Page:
By Taha Mohamed
In the Supplement run by the New Vision, Monday October 21st 2013, page 32 and 45 Uganda’s Justice Law and Order Sector (JLOS), was rated under the Global Competitiveness report among good performers in the region, having attained the 49th position out of 144 countries that were globally surveyed.
This important sector entails a chain of inter-dependent institutions namely the Ministry of Internal Affairs, the Police Force , the Judiciary, Prisons Service, Ministry of Local Government, the Uganda Law Reform Commission, the Directorate of Public Prosecution, the Judicial Service Commission, the Human Rights Commission to mention but a few. One can rightly argue that, without this sector there can never be a Government except if it is lawless!
In a situation where various sectors are inter-linked to dispense justice, the rule of law and good governance as indicated above, one finds it so compelling that much effort should be expended on fighting hindrances to fulfilling Justice yet the biggest hindrances as of now are bribery and extortion largely categorized under corruption. Corruption is highly abetting injustice at the expense of justice and the main blame is exerted on two institutions namely the Uganda Police Force and the Judiciary.
Whereas some officials under JLOS are ‘immaculately’ clean in promoting or dispensing justice, others are using JLOS interlinkage complexities to only accumulate wealth through unjust ways and they currently dominate the scene!
One question is whether other relatively clean institutions or individuals under JLOS are capable of bringing this noble consortium to order, at least by rigorously fighting corruption against the vulnerable, to sustain an entirely good image in the JLOS.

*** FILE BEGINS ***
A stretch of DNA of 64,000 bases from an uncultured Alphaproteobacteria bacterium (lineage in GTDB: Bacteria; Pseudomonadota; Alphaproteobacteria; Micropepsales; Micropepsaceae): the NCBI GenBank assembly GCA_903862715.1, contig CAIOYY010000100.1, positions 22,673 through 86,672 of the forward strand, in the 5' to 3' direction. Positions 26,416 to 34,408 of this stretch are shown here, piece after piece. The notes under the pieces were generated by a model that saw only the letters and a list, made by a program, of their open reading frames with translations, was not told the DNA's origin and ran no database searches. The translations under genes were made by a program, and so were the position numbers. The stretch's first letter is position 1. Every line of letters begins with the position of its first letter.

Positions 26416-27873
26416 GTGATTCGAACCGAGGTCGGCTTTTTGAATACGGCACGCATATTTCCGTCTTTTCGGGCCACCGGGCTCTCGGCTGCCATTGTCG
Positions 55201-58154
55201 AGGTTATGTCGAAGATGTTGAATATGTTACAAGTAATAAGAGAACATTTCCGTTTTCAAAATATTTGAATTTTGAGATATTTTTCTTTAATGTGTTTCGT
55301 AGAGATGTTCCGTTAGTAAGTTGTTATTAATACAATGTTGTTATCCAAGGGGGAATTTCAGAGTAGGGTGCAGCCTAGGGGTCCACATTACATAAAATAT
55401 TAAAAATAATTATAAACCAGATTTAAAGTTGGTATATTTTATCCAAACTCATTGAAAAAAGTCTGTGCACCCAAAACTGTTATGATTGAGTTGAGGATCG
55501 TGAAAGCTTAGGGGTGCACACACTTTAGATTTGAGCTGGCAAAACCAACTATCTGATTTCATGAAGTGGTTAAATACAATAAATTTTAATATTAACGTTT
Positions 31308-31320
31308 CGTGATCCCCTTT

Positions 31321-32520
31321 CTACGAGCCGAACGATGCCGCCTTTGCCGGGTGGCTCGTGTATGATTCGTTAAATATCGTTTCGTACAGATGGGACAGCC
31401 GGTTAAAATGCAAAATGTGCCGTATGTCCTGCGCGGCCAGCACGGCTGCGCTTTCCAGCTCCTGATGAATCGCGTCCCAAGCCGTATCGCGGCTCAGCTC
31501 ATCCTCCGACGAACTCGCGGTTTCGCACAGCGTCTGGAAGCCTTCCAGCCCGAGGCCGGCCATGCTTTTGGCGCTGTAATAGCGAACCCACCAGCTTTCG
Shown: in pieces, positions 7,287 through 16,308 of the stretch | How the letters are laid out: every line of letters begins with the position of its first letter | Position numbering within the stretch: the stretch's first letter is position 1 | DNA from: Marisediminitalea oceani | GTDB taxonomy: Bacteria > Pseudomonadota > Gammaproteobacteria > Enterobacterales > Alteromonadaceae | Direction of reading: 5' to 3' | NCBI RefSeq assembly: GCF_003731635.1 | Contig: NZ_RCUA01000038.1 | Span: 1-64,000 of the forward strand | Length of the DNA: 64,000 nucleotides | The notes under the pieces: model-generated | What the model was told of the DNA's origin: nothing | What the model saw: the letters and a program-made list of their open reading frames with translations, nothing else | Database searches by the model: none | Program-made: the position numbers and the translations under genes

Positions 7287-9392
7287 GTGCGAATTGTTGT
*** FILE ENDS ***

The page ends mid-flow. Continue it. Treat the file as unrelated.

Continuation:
In contradiction, some of these other institutions are constitutionally mandated and seem to be having more regulatory authority over the police force and the Judiciary but they have not helped much. For example the Judicial Service Commission could come up with a policy of allowing the public to participate in the vetting process of prospective Magistrates at least on integrity matters. Some judicial officials have been known to be embarrassingly immoral, and in total short of integrity tenets even before occupying these noble offices; the public has helplessly watched on as officials undeservingly climb higher ladders and since judicial officials are not electable to be voted out nor can be put to mob justice like phone snatchers, anger keeps boiling up, it again simmers with painful tolerance! It usually takes the intervention of the already overwhelmed president to reprimand these officials as if other authorities are not allowed to act.
It was also reported that the Ministry of Justice and Constitutional Affairs, is demanding for Shillings 200 billion to the JLOS infrastructure and to put up an Integrated Information Management System. Less positive impact may be created if the well intended infrastructure only widens the nets for soliciting bribes and decentralizing injustice.
It’s common knowledge that most convicts appear before magistrates after being dubiously ‘couched’ on the pleas to make before court not only by their attorneys but surprisingly with the help of prosecution on condition that some illegal payment is made. In such circumstances justice will always be dispensed strictly to favour the giver and the poor are vulnerable to all forms of injustice! Judgment is put to auction for the highest bidder.
Some individuals continue to bring about falsified charges against members of the public provided such charges serve the interests of accusers. This is common in trade or business and of recent due to speculative and insatiable demands on land; many individuals are wrongly in jail so JLOS should seriously look into these matters.
The write is a Kampala resident and businessman.